Tuesday, April 13, 2010

.500 batter – my softball legacy

Well once again softball season has begun. My wife has been on some kind of a league team for the last 37 years. So every year around this time, I will wander out to watch her play. As you can imagine, my wife is someone who has played the game for so long, she is really good and loves the game. When there were no co-ed leagues my wife was the only woman to play in the men’s league. She quickly proved that she could hold her own on first base with screaming line drives, and field throws rocketing in from the guys.

So given the background, imagine my genuine fear, when my wife’s team came up short on the roster and needs a tenth player to avoid a forfeit tonight? That tenth player does not have to be good, they just need someone – ANYONE, to fill in the spot. Uh, that would be me - ready willing and full of grace, to hold down any spot on the roster. Tonight they had me play right field. The last time I subbed two years prior, when backing up to get a ball, BOTH of my shoes came off and I tripped. I snugged up my shoes this time, though in the back of my mind I worried about my pant’s belt continuously.

Usually to make up for my total lack of hitting ability, I will mock the pitcher by pointing to the sky with my bat or shaking my posterior at them. It is good for comic relief at least for the other team. I figure if I get them off balance I may be able to sneak one by while they’re laughing. No it doesn’t work, but I do it anyway. I usually can hit the ball, but most of the time I will hit foul or somebody will catch my hits. I can run ok ONE TIME, but don’t expect me to go more than one or two bases at a reasonable speed. My wife’s team treats me well regardless of my total lack of sports ability.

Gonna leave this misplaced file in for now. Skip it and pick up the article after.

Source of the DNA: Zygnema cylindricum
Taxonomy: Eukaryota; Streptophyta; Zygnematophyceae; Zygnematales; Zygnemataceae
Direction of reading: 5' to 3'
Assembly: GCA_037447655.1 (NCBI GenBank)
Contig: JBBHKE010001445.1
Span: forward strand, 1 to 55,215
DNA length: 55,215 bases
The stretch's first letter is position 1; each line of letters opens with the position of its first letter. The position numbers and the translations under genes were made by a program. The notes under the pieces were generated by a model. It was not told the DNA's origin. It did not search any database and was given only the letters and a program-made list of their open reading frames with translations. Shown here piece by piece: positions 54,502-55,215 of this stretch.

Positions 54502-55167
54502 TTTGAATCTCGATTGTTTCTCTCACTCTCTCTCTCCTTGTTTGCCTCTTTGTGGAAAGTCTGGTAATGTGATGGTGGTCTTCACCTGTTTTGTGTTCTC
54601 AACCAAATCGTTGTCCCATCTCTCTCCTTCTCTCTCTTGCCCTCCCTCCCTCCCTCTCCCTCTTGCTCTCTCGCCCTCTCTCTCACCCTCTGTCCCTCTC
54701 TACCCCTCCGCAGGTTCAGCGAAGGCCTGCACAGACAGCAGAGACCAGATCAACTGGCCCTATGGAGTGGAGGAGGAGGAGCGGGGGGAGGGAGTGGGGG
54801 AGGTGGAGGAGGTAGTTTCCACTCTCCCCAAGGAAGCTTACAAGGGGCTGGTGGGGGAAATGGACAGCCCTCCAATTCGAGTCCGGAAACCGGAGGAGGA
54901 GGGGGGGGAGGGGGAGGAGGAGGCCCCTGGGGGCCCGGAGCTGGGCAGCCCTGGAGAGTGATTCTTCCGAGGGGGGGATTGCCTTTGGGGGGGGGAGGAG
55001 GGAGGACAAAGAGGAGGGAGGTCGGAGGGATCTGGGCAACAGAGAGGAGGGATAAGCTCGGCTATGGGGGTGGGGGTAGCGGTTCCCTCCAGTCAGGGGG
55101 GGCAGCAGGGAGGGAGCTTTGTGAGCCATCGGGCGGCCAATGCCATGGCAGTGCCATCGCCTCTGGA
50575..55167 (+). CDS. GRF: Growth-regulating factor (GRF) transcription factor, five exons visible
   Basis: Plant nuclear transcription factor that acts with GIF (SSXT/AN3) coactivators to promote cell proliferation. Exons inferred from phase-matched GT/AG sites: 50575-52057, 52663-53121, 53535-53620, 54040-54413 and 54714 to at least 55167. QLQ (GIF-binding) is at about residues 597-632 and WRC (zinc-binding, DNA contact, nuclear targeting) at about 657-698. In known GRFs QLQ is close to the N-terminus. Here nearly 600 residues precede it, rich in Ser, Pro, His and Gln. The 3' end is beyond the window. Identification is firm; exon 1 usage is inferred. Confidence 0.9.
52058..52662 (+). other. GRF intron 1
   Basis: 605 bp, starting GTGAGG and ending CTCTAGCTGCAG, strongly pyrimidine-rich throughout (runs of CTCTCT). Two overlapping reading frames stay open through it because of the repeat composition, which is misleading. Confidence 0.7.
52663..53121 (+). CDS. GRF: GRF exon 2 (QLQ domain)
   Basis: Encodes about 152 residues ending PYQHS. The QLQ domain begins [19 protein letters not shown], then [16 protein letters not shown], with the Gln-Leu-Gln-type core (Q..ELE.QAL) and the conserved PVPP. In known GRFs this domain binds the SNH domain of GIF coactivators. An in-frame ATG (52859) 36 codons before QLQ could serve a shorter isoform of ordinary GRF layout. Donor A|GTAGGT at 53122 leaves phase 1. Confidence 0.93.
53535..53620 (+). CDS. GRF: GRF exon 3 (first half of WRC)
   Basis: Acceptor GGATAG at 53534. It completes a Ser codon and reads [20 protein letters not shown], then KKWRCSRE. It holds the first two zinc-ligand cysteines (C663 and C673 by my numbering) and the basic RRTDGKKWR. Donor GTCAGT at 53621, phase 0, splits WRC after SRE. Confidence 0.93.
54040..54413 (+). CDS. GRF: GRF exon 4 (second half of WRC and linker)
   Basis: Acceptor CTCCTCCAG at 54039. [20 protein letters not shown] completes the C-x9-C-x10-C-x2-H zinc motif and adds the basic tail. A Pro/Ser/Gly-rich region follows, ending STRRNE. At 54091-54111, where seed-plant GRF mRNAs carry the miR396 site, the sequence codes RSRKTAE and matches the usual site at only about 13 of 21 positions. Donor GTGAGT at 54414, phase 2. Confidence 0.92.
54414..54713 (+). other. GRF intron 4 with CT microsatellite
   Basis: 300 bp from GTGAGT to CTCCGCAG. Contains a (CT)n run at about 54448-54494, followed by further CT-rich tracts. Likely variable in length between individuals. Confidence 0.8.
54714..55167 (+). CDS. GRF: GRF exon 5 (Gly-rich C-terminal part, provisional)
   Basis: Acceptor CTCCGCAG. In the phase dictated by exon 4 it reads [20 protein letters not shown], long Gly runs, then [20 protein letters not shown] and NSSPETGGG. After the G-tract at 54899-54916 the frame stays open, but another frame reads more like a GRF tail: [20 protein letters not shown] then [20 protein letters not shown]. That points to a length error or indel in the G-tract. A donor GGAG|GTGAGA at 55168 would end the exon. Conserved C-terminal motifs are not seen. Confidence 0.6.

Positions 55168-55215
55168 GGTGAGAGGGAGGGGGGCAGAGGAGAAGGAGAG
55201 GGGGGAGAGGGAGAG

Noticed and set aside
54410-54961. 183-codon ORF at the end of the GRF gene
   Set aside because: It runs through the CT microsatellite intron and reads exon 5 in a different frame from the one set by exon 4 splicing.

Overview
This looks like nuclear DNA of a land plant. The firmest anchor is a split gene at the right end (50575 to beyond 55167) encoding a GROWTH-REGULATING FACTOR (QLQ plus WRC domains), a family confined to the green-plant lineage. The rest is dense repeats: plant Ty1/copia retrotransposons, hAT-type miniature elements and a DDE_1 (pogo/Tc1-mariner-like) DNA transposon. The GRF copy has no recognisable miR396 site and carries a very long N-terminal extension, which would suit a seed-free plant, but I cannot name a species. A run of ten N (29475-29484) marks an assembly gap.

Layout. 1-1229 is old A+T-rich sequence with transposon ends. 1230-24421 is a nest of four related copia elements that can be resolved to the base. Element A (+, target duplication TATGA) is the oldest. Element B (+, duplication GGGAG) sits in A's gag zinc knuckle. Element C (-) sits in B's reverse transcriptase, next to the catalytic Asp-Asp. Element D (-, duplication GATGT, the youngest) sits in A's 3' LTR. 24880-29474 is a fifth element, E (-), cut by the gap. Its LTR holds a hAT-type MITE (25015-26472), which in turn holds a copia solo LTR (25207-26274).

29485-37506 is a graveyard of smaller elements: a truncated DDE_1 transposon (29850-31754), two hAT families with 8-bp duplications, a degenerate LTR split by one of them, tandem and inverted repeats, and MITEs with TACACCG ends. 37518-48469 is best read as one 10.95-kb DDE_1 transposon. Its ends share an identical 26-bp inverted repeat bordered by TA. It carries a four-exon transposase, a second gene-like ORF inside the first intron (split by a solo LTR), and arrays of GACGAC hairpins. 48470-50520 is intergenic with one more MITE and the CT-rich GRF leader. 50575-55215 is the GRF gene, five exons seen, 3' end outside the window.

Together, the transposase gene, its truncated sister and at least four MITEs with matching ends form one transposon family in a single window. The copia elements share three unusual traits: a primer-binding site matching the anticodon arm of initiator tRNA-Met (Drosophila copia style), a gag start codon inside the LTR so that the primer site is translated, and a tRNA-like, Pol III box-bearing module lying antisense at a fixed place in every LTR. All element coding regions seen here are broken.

Tonight I only got to bat twice and I got one hit (even though I caused someone else to get out). I guess that means I am a .500 hitter and that is not bad in anyone’s book. Of course we lost the game but I had clearly done my part. Yes my wife was 3 for 3 but let’s not dwell on details right now. At the end of the game, like a wayward puppy I was the lone player running out to assume my position in the outfield. I did not know the game had ended and traditionally I should have been lined up ready to slap the opposing team’s hands at the end of the game. Oh well, forget tradition I don’t need a hand slap to know I had fulfilled my legacy, conquered my fear, and kept my shoes on. Clearly I was a 500 batter now and my participation had avoided a forfeit and I had earned the true respect of my peers! Too bad though … no other hopelessly sport- challenged spouses were around so I had no peers to impress.

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